Psychological change with introspection and meditation?

When the Beatles learnt to meditate in the early 60-ies, the influence from the East was quite strong; with a focus on a spiritual aspect. Since then, the focus has changed into more emphasis on well-being, which is central for modern people with busy lives. Meditation for stress reduction is now widely used. Stress management contributes to release of tension and a calmer mind.

Does it really work?
We also see an increasing request for evidence of effects: does it really work? A growing body of scientific studies has provided documentation for a variety of effects, including reduced anxiety and more stable mood. What about other psychological effects, like increased self-insight? Obviously, this requires more time than increased well-being during and immediately after meditation.

What is underneath the slip of the tongue?
Many find the potential long-term effects fascinating – a possibility to change some of the psychological patterns we don’t like. A typical example is that we repeat patterns in our everyday life that cause us, as well as others, pain in interpersonal relationships; getting irritated, impatient or angry too quickly, in the wrong moments. Freudian self-analysis isn’t an easy way to change such patterns on one’s own. A Freudian slip of the tongue may actually require a lot of introspective exploration to fully understand the psychological motive that caused the slip. Although introspection has a long tradition in psychology, it isn’t a quick fix for persistent psychological patterns.

Is meditation a quick fix?
Psychological changes tend to occur after regular practice of meditation for some time, rather than quickly. If practiced with the optimal mental attitude, meditation may be a powerful method. A goal-oriented attitude doesn’t work as effectively for change as an open mental attitude during meditation. The open attitude enhances gradual, slow increase of insight. During this process, some subconscious material will often reach our awareness. This may be a fascinating process. Although we do not actively explore our psychological drives, motives and central themes during meditation, the training in the open attitude may increase self-insight. Then the next step may be easier – to change some of the psychological patterns we do not appreciate.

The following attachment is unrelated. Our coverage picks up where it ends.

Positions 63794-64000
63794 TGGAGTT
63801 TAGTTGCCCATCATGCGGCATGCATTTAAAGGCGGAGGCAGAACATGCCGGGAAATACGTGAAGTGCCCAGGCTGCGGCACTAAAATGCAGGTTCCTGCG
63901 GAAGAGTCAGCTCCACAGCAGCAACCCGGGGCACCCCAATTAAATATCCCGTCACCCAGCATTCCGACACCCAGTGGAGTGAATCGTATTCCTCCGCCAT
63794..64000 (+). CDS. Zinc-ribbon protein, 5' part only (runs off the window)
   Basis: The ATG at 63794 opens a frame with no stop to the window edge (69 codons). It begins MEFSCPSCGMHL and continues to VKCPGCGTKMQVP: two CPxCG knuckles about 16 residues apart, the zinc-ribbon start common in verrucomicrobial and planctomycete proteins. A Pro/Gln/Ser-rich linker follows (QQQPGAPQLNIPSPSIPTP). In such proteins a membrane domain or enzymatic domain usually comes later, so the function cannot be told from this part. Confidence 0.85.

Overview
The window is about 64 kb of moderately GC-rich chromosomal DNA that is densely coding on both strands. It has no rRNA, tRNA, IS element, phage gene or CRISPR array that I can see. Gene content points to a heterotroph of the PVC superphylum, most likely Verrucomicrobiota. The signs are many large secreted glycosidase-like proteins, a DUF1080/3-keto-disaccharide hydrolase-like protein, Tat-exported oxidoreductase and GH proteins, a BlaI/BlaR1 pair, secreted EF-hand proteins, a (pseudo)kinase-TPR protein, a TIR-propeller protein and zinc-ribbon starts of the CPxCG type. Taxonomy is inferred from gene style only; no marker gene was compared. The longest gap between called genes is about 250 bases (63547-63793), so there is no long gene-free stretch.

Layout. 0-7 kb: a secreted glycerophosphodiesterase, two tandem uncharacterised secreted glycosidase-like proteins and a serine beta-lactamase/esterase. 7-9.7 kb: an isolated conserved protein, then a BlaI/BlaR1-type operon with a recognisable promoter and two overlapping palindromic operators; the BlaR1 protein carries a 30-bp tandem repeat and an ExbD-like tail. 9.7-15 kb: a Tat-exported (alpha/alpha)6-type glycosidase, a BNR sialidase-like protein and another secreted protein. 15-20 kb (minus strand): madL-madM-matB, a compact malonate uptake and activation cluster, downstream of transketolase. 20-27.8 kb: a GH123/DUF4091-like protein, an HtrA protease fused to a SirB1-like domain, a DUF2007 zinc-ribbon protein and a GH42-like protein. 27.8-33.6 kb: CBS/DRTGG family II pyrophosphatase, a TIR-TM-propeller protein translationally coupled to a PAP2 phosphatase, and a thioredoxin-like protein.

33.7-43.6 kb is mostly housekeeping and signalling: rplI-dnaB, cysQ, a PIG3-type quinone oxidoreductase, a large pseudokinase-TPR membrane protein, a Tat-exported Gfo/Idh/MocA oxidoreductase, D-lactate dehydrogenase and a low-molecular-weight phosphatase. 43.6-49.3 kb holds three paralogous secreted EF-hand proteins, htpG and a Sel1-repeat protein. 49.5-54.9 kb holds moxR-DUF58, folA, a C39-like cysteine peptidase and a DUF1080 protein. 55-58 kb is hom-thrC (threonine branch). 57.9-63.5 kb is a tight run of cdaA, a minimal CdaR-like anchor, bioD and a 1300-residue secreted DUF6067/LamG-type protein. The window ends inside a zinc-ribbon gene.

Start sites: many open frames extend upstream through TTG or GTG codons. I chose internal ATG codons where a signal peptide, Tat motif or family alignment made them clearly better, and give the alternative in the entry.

The return of the unconscious

During this process, some subconscious material will often reach our awareness. This may be a fascinating process. Although we do not actively explore our psychological drives, motives and central themes during meditation, the training in the open attitude may increase self-insight. Then the next step may be easier – to change some of the psychological patterns we do not appreciate.

3 Comments

  1. introspection method is very good technique to treat one mental illness like depression and other emotional disorders like anger and fear.

  2. Meditation is a great way to reflect upon oneself and find true inner peace. I usually meditate daily first thing in the morning as a form of escapism. It’s very invigorating and this was a great post that reaffirms my belief in the effectiveness of meditation upon ones physical, mental, spiritual health.

  3. I have been practicing vipassana meditation lately. This what is known as “insight” meditation. The main goal is not concentration or tranquility, but awareness of things as the truly are in the present moment.

    My biggest discovery has been later when I am not meditating. That has been the increase of observing ego. This ability to recognize my thoughts and emotions as they happen is allowing me to be more objective about the situation, and correct my course of action before I engage in negative behavior.

    The calming and peaceful side effects of meditation are great, but the insight I am gaining goes far beyond that.

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